Until this paper, the last theory could not be tested because researchers had no way to probe complete webs. With their clever technique, Koski and team were able to measure the elastic response of silk during supercontraction. They found that the silk, which is essentially a matrix of restrained fibers, stiffens with 100% humidity, thus supporting the tightening web hypothesis.

The research also lends credence to the theory that supercontraction helps the spider tailor the properties of the silk during spinning by pulling and restraining the silk threads and adjusting the water content.

"The possibility of adjusting by simply adjusting water content is inspirational from a bio-inspired mechanical structure perspective and could lead in interesting research directions as we try to invent new fibers," said Koski.

Explore further: Triplet threat from the sun

More information: Paper: www.nature.com/nmat/journal/va… ent/pdf/nmat3549.pdf

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aroc91
5 / 5 (3) Feb 06, 2013
"But such a remarkable thing couldn't possibly have evolved. It must have been created hurr durr" -Kevinrtrs
ValeriaT
1 / 5 (1) Feb 06, 2013
Among the team's findings is that stiffness of a web is not uniform, but varies among isolated fibers, intersection points, and glue spots. For a structure formed supposedly of uniform spider silk, this was a bit of a surprise.
Am I the only living expert, who knows how the spider silk really appears? Spider silk has a typical structure, which enables to elongate first with low tension (which helps the insect to tangle and wrap into it), whereas it exhibits higher strength (tension moduli) under heavy load (which prohibits the snapping). In addition, the silk is covered with less or more regularly spaced spindle knots, which keep the droplets of the glue separated at distance with subtle interplay of surface tension at the surface of silk of different curvature.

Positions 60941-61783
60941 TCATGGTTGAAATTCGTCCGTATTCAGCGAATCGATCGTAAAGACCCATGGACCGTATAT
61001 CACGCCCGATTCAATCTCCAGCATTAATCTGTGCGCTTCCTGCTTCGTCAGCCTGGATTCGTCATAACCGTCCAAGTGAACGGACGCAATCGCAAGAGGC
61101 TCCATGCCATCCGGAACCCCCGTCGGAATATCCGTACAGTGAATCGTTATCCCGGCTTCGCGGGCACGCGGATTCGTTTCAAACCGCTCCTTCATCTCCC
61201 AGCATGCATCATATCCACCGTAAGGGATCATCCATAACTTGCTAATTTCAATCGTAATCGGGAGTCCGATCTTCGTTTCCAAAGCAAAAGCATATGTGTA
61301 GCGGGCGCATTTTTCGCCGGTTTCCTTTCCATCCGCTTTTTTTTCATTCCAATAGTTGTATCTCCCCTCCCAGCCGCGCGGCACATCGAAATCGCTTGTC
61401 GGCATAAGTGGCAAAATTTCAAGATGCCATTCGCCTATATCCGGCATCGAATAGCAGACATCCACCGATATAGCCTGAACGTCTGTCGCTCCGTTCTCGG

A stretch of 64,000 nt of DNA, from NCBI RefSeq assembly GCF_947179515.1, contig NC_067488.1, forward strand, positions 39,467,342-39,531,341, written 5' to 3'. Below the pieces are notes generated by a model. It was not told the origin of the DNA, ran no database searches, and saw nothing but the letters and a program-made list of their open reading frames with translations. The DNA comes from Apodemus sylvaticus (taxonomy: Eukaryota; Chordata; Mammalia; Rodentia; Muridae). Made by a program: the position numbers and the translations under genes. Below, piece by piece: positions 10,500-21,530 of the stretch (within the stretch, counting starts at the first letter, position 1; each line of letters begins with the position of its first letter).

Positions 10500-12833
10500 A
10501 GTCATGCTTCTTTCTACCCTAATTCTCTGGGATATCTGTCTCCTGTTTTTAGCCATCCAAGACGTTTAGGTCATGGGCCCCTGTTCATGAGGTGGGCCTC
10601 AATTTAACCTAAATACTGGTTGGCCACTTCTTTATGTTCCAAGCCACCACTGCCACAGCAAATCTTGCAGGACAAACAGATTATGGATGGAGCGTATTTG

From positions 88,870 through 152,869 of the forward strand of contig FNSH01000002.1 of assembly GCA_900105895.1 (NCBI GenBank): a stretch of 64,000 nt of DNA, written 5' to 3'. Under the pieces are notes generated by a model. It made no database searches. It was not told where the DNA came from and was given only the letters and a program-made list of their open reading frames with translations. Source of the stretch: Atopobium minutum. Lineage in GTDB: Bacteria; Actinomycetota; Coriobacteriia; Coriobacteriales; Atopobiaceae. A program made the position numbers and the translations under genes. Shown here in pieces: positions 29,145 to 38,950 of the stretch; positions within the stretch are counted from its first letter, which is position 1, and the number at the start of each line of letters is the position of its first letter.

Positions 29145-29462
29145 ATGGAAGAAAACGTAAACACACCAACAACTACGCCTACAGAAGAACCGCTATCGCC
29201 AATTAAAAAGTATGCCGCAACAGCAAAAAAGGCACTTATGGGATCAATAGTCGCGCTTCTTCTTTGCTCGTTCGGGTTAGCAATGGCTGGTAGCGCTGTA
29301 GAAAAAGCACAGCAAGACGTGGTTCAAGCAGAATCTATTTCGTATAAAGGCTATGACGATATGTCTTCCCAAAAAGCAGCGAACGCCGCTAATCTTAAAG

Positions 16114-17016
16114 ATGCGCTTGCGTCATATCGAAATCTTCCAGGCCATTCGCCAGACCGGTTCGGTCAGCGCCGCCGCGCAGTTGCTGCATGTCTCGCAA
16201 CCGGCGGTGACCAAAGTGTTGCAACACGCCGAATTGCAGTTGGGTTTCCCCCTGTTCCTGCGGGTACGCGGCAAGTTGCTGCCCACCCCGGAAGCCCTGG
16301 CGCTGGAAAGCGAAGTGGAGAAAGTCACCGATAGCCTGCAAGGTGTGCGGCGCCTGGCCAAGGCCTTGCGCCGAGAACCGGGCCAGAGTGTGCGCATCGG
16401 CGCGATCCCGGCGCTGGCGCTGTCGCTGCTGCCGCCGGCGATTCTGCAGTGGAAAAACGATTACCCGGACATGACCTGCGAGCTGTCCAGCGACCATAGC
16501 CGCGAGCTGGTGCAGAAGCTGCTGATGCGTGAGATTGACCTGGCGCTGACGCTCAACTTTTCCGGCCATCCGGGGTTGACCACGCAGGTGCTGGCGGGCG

Gpnum
5 / 5 (3) Feb 07, 2013
Among the team's findings is that stiffness of a web is not uniform, but varies among isolated fibers, intersection points, and glue spots. For a structure formed supposedly of uniform spider silk, this was a bit of a surprise.
Am I the only living expert, who knows how the spider silk really appears? http://www.morgel...id=1345, which keep the droplets of the glue separated at distance with subtle interplay of surface tension at the surface of silk of different curvature.


That expert title might be damaged by the fact spiders are not insect.
jibbles
not rated yet Feb 07, 2013

That expert title might be damaged by the fact spiders are not insect.


Gpnum,

ValeriaT's delusions of grandeur and parading fatuousness notwithstanding, i think that his mention of "insect" refers to the prey, rather than the spider.
PPihkala
not rated yet Feb 11, 2013
We should not forget that spiders have had 200 million years to perfect the way they construct their nets. If that time does not allow for aggregation of good properties, I don't know what would.